Cindy Doody Just Breathe Fascial Part One

Confessions of a Fascia Nerd (Part One)

You may be noticing the word “fascia” (aka: connective tissue) is a hot topic right now in all body-related fields. But before we get into why fascia matters, here is why it’s getting so much attention these days.

John Barnes (father of Myofascial work) describes fascia as “a specialized system of the body that has an appearance similar to a spider’s web or a sweater. Fascia is very densely woven, covering and interpreting every muscle, bone, nerve, artery and vein, as well as all of our internal organs including the heart, lungs, brain and spinal cord. The most interesting aspect of the fascial system is that it is not just a system of separate coverings. It is actually one continuous structure that exists from head to toe without interruption. In this way you can begin to see that each part of the entire body is connected to every other part by the fascia, like the yarn in a sweater.” (WOW, it gets better…)

Many see it as a body stocking – a seamless piece of tissue that saran wraps you just underneath the skin. While this is true of the superficial fascia, it’s important to understand that it is a richly multi-dimensional tissue that forms your internal soft tissue architecture.

From the superficial “body stocking” fascia, it dives deep and forms the pods (called fascicles) that create your musculature like a honeycomb from the inside out. Image what it looks like when you bite into a wedge of orange and then look at those individually wrapped pods of juice. We are like that too!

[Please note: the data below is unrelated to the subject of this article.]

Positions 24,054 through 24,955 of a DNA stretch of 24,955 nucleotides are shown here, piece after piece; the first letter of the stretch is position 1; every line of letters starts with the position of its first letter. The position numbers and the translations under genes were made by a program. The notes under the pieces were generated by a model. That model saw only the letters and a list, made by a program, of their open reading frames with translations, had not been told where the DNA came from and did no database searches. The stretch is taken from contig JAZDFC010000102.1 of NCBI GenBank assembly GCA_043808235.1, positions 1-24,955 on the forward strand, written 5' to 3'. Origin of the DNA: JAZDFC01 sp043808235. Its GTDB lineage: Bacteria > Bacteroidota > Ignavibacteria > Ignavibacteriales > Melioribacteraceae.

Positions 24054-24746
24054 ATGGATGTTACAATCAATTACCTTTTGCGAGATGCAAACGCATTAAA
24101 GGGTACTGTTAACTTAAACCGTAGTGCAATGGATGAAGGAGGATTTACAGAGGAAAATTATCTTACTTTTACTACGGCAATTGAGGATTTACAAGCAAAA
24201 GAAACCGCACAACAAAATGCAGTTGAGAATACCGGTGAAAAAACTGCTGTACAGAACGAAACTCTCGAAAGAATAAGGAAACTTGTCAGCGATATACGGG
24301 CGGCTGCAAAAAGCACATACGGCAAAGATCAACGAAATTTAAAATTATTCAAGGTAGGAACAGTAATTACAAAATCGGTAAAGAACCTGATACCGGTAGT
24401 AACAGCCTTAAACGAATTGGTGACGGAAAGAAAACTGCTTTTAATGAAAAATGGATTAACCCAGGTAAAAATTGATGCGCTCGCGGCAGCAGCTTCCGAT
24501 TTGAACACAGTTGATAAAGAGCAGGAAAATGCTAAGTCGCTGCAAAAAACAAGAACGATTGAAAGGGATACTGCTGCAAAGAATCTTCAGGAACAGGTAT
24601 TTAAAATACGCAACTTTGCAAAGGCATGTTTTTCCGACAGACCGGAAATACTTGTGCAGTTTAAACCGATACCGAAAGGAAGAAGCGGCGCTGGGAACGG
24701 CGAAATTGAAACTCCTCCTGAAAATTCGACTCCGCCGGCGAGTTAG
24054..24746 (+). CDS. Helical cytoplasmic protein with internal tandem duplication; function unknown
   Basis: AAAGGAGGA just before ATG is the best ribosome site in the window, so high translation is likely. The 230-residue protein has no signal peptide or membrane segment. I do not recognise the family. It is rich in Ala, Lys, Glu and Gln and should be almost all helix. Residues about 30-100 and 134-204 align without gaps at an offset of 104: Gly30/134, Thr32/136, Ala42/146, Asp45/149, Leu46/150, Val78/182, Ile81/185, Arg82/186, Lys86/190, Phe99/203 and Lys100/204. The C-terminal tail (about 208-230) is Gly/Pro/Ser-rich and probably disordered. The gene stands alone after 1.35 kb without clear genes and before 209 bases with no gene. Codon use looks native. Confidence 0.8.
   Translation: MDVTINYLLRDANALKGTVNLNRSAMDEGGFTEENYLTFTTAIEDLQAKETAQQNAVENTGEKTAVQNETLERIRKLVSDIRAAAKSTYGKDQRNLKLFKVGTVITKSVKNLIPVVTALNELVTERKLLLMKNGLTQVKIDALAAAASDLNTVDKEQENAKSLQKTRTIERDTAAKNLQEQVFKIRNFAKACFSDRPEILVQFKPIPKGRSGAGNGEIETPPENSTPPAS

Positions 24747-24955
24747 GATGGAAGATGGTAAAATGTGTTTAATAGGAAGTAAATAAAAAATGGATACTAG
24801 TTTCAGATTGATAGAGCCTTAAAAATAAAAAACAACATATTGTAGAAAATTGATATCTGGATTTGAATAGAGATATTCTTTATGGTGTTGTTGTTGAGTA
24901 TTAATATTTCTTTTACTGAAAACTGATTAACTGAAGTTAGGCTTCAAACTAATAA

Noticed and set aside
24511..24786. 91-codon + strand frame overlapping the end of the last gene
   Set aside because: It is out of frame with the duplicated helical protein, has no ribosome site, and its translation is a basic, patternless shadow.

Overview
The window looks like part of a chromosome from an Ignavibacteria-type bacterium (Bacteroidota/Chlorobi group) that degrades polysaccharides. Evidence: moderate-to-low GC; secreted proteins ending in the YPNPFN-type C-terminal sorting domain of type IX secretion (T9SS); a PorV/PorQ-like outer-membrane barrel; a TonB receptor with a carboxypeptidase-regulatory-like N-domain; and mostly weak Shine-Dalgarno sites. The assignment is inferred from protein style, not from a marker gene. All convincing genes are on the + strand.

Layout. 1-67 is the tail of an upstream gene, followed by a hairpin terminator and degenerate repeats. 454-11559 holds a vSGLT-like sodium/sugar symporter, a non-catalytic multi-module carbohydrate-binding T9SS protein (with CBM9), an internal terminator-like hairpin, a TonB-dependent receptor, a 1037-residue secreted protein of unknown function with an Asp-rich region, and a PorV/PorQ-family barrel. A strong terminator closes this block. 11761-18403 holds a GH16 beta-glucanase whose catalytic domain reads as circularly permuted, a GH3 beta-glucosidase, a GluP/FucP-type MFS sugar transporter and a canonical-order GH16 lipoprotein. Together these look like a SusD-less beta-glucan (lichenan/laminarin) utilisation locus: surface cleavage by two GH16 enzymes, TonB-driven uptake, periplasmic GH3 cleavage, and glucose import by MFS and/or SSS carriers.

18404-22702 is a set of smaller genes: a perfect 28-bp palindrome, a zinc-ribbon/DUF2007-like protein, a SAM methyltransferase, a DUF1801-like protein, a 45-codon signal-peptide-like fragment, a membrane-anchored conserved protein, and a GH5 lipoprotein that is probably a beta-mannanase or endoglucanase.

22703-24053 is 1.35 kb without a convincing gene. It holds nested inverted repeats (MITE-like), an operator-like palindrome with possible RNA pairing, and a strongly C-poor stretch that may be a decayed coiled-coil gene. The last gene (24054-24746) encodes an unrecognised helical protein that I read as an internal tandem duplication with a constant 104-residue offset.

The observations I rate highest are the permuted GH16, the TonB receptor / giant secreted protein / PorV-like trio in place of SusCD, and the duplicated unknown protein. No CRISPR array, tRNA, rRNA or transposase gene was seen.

Fascia also connects muscle to bone (tendons are considered a part of the fascial system), and bone to bone (ligaments are also considered a part of the fascial system), slings your organ structures, cushions your vertebrae (yep, your discs are considered a part of this system, too) and wraps your bones.

To say it’s everywhere is far from overstating things.

Body pain in any capacity, and at any age, is never fun. But we can help you if you are suffering from any muscular pain. Muscle pain can be addressed by a body worker who specializes in any form of myofascial work (Neuromuscular, which is what we specialize in at Body Blueprint, Cohasset, a combination of myofascial work with trigger point tend to be faves) will do the trick.

Luckily, you can also work on your fascia at home with the array of self-care tools that are on the market. I don’t like the harder tools (lacrosse balls) as they are less effective at actually “unkinking your hoses” – we work with Yoga Tune Up Therapy Balls which we have for sale in our office. Acumobility, which we will have in our office soon, or others such as The Melt Method, Yamuna and Stickmobility.

Confessions of a Fascia Nerd (focusing on fascia and the athlete) Part 2 – coming soon…